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McCreery at iuaes jasca 2014

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Presentation on "Conditions of Creativity" delivered at IUAES-JASCA meeting in Makuhari, Japan 2014

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McCreery at iuaes jasca 2014

  1. 1. May 18, 2014 Conditions of Creativity By John McCreery (jlm@wordworks.jp) at IUAES-JASCA 2014
  2. 2. Classic Model ✤ Genesis 1: 3 “And God said, ‘Let there be light,’ and there was light.” ✤ One almighty individual, one big idea, effortless execution
  3. 3. Current Reality ✤ In today’s corporate world, creativity, a.k.a., innovation, is the work of teams ✤ Ideas are proposed and debated by multiple individuals ✤ Material conditions constrain execution ✤ Thus, for example, 70% of Japanese TV commercials last only fifteen seconds, with only eight seconds allowed for spoken words
  4. 4. Academic Debates (1) ✤ Arthur Danto (1964) - Art requires an “art world,” a knowledgeable audience that validates the work as art ✤ Howard Becker (1982) - Groups produce art (jazz ensembles for example. Even individual artists depend on others who supply their materials and purchase their work. ✤ Richard Cave (2000) - Art requires contracts that take into account the uncertainties of artistic production
  5. 5. Academic Debates (2) ✤ Pierre Bourdieu (1984) - Art resembles sport. ✤ Art is a field with defined boundaries, specific positions, and goals. ✤ Players compete for social, cultural and economic capital
  6. 6. 01 Read All About It
  7. 7. 01 In the Japanese advertising world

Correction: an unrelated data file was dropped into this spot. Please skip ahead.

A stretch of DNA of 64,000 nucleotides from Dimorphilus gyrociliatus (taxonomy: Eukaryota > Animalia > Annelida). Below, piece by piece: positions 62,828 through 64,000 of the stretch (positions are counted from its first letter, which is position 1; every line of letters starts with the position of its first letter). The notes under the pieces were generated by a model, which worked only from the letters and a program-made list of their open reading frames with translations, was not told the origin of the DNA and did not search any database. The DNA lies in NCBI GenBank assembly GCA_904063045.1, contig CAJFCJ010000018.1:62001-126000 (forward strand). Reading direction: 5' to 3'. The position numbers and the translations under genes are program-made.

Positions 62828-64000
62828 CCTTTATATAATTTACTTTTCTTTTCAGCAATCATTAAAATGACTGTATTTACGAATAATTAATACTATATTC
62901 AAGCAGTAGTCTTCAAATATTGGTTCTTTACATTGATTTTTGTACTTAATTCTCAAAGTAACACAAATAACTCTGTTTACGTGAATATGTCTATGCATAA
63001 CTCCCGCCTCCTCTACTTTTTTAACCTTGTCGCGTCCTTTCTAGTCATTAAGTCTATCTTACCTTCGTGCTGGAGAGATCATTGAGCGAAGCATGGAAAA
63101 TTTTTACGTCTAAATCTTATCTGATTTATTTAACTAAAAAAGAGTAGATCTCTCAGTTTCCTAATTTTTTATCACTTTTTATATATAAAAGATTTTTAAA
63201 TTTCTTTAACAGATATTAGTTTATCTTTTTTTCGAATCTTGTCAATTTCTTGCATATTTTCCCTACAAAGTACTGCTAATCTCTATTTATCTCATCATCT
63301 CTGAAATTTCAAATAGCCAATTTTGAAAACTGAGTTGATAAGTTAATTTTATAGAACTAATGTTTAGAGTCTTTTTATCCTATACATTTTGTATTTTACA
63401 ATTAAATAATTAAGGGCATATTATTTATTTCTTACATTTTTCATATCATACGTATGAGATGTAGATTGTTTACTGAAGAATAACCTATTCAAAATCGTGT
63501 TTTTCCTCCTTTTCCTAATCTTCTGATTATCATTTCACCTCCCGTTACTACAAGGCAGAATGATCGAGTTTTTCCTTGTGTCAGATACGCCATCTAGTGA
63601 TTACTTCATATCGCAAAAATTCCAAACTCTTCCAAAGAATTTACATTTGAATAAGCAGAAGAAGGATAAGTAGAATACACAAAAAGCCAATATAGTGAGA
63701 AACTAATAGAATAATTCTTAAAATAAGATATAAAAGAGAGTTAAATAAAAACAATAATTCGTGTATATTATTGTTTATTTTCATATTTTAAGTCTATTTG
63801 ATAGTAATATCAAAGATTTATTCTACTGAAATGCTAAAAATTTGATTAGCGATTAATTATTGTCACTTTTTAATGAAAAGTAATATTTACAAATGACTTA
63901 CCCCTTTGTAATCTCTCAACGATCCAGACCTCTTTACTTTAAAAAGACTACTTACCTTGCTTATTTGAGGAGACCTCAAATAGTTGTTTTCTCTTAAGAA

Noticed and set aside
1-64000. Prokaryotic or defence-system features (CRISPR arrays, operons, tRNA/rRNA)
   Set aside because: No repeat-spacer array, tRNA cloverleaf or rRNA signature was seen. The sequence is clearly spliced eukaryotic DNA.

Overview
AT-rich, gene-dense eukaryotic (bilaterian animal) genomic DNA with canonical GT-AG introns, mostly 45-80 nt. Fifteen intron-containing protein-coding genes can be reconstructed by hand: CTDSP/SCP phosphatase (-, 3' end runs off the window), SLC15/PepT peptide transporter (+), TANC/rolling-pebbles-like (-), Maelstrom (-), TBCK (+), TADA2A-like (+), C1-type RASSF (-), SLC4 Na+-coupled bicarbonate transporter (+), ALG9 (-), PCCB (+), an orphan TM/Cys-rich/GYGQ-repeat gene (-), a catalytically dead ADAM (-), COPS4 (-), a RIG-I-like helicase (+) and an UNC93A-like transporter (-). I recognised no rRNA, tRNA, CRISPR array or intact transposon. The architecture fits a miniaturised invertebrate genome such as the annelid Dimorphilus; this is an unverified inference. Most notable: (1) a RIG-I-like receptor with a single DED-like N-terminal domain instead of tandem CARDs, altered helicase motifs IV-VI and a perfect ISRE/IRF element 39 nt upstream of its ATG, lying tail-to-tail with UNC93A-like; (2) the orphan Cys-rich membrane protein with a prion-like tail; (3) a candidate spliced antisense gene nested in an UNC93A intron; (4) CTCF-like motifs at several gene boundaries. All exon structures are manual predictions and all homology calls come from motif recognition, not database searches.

8. 8. Maki Jun onTeams ✤ Te-amu (手編む) - Hands joined together like those gripping a baseball bat. Specialists working together to hit a home run. ✤ Koshiki (個識) - A collection of individuals with distinct personalities ✤ Kosei no shoutotsu (個性の衝突) - Where individuals clash
  9. 9. Professional Expertise ✤ We imagine a system in which each professional contributes a piece of the finished product ✤ But coming up with ideas is more complicated ✤ Copywriters come up with ideas ✤ But so do we, say art directors ✤ Creative directors just want good ideas; anyone can have one — even an account executive
  10. 10. Personalities ✤ Diverse personalities increase the likelihood of creativity. ✤ But they also increase the likelihood of conflict ✤ Thus, most creative directors say that you have to be careful of who you put together on teams ✤ But Sasaki Hiroshi, Japan’s most successful creative director, prefers serendipity
  11. 11. Managing Conflict ✤ Creative Directors play several roles ✤ Catalyst - sparking interaction ✤ Clown - breaking tension ✤ Coach - supporting from the sidelines ✤ Commander - insisting on high standards
  12. 12. Providing Direction ✤ Clear goal-setting can be important ✤ But it mustn’t be too specific ✤ Creative directors who insist on “Do it my way” rarely produce great work
  13. 13. What kind of team is best? ✤ Depends on the project ✤ For routine work, a familiar team is best; the members know what they need to do. The job gets done more efficiently ✤ For competitive pitches, a newly formed team may be better, increasing the probability of coming up with fresh ideas. ✤ But the risk of meltdown is also higher ✤ Freelancers tend to prefer familiar teams
  14. 14. A Producer’s Perspective ✤ According to Nakajima Shinya, a truly great and enormously respected producer ✤ When you ask invite talented experts to work together on a project ✤ Be humble ✤ Ask nicely ✤ Say thank you
  15. 15. Thank you

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